Having learned so much about animal conservation during the years I had the pleasure of looking after the programme publicity for Animal Planet in the Benelux, I am amazed at the giant steps recently made in nature conservation through the development of technology.
Animal Planet has turned me into a nature conservationist and I follow many projects around the world where people are doing incredible work like cleaning garbage out of India’s rivers with a garbage-robot. But one of the most awesome projects is the Ocean Cleanup project. The scale of the problem is so immense that using traditional methods (such as vessels and nets) would take thousands of years and cost way too much for anyone to initiate such an endeavour. This cleanup system uses algorithms to help specify optimal location deployment and is powered by solar energy. It is estimated that the cleanup will now take only (!!) 5 years and at a fraction of the cost.
Dutch inventor Boyan Slat was only 16 years old when he started thinking about how to clean up the massive plastic soup in the Pacific, better known as the Great Pacific Garbage Patch. Boyan was recently a guest on DWDD (uitzending gemist: Monday 24 September) to talk about the final ‘dress rehearsal’ they are currently doing with the cleanup system outside of San Francisco. If this works (and I sincerely hope it does) Boyan wants to launch 60 cleanup systems. He cannot do this alone and needs funds, lots of funds! I urge you to donate what you can afford. Check out the site (link above) for details.
Tech develops at warp-speed
I can remember when Animal Planet introduced an innovative new project in 2003 to learn more about the behaviour and language of elephants when they’re in the bush and we cannot track them. Animal Planet researchers installed a camera around the neck of the matriarch, calling it Elevision. This way, we could see and hear them (one had to be within close range to catch the radio signal) while the elephants roamed about undisturbed and unaware of the humans in their environment.
Cameras were also disguised in big heaps of elephant dung, in trees, under rocks, basically using any natural element to disguise them. Of course tracking animals has been going on for quite a while and it has given us many insights. We have learned so much from the data that we now have a much better understanding of many different species and their environment and so become much more effective in our conservation efforts.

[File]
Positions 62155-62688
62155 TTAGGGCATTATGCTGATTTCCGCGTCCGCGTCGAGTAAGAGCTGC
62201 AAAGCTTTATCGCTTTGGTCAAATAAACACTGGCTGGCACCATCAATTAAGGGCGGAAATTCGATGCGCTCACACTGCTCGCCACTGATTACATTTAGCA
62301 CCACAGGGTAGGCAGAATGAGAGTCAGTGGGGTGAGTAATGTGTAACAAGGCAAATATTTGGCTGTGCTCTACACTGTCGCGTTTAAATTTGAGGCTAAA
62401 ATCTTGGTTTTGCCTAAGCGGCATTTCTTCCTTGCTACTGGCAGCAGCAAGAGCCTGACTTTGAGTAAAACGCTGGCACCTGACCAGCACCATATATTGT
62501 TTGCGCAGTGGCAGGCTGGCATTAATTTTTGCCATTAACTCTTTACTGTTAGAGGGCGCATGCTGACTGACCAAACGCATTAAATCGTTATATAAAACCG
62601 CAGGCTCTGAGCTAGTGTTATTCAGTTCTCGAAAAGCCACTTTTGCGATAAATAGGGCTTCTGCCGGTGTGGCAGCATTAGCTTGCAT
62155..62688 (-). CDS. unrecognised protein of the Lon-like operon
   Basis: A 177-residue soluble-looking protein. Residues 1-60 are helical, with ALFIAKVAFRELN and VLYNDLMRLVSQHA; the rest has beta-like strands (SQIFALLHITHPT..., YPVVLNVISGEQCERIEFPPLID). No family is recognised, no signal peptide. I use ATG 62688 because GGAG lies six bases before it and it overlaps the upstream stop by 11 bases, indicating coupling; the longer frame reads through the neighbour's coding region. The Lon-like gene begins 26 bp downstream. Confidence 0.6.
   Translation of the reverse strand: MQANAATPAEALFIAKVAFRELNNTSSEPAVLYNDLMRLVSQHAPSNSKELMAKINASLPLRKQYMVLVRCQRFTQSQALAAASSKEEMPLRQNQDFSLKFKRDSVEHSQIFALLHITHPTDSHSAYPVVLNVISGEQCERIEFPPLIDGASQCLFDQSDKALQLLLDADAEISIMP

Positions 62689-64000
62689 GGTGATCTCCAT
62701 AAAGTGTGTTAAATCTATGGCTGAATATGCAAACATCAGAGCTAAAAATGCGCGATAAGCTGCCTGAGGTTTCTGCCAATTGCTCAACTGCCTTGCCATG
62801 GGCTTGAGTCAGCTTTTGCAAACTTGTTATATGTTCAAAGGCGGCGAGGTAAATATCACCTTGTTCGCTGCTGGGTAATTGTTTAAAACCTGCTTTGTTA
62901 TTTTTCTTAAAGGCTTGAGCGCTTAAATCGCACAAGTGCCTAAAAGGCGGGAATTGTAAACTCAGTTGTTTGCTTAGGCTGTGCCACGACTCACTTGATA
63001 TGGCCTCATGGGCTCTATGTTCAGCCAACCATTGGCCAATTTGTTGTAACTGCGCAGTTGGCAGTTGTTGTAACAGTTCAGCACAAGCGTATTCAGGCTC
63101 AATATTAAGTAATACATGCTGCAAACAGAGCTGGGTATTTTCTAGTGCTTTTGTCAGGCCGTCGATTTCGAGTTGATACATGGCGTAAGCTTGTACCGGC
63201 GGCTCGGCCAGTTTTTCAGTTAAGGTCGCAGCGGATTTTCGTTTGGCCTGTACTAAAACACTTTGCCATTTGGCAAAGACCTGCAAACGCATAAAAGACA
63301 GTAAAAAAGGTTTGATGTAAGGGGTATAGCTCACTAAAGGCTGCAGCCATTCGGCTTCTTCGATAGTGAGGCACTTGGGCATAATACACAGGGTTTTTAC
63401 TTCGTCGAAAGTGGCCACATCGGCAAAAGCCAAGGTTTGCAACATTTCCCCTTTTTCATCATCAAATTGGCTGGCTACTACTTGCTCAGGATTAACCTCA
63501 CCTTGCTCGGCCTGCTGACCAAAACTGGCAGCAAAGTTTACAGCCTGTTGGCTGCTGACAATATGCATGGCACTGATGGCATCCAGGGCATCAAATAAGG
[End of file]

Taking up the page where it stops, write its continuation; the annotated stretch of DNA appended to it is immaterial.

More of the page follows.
Today, IoT technology helps with a pro-active approach to warn when humans are in the area, rather than focus on tagging the animals. Now the defence system has sensors around the perimeter, LAN and CCTV at every gate, Wifi and LORA technology , as well as drones and thermal cameras everywhere. All passes are scanned and linked to databases via biometrics. This way, poachers can be spotted well before they have a chance to slaughter the animal they are hunting.
One such project is the Connected Conservation program made possible by Dimension Data and Cisco in their effort to save the rhino’s. Started in 2015 they managed to cut rhino poaching by 96% in the first year and are now ready to build on their success in Zambia to reduce local elephant poaching. Check this animated clip to see the future plans to eradicate all forms of poaching around the world. What a great ambition and one that would never be possible without technology. With the developments in tech coming at us in warp-speed, who knows what will be possible in 10 years’ time? From Elevision to Connected Conservation in only 15 years… I can’t wait to see what nature conservation will look like in 2030!
And if you are still wondering why we should put all our efforts in conserving nature and all the animals on our planet, watch ‘Planet Earth’. Produced by BBC and Discovery Networks, as only these two giants in nature documentaries can. Of course they have all the resources at their fingertips, including the latest technology.
The series shows us nature as never seen before thanks to the innovative use of technology. I clearly remember seeing the absolutely stunning images of a giraffe roaming leisurely in a stream without a worry in the world and any inclination that a camera is hanging way above his/her head and giving us full views through the use of super HD 360-degree camera technology and drones. Zooming in on the giraffe, you can count his/her eyelashes – it’s that sharp. And this is just one example of the technology used in the series. Drones show animals in natural behaviour as we have never seen before and the level of detail and the close-ups in HD quality are so stunning, you catch yourself holding your breath in amazement. The second series of Planet Earth is even more spectacular. Showing us again just how beautiful, diverse, and wonderful our planet is and all that live here. It’s the showcase for all the efforts conservationists make and why conserving the planet should be every governments top priority. No ifs, ands or buts!
Marguerite van der Heijden
Sr. Consultant MCSPR | Check Twice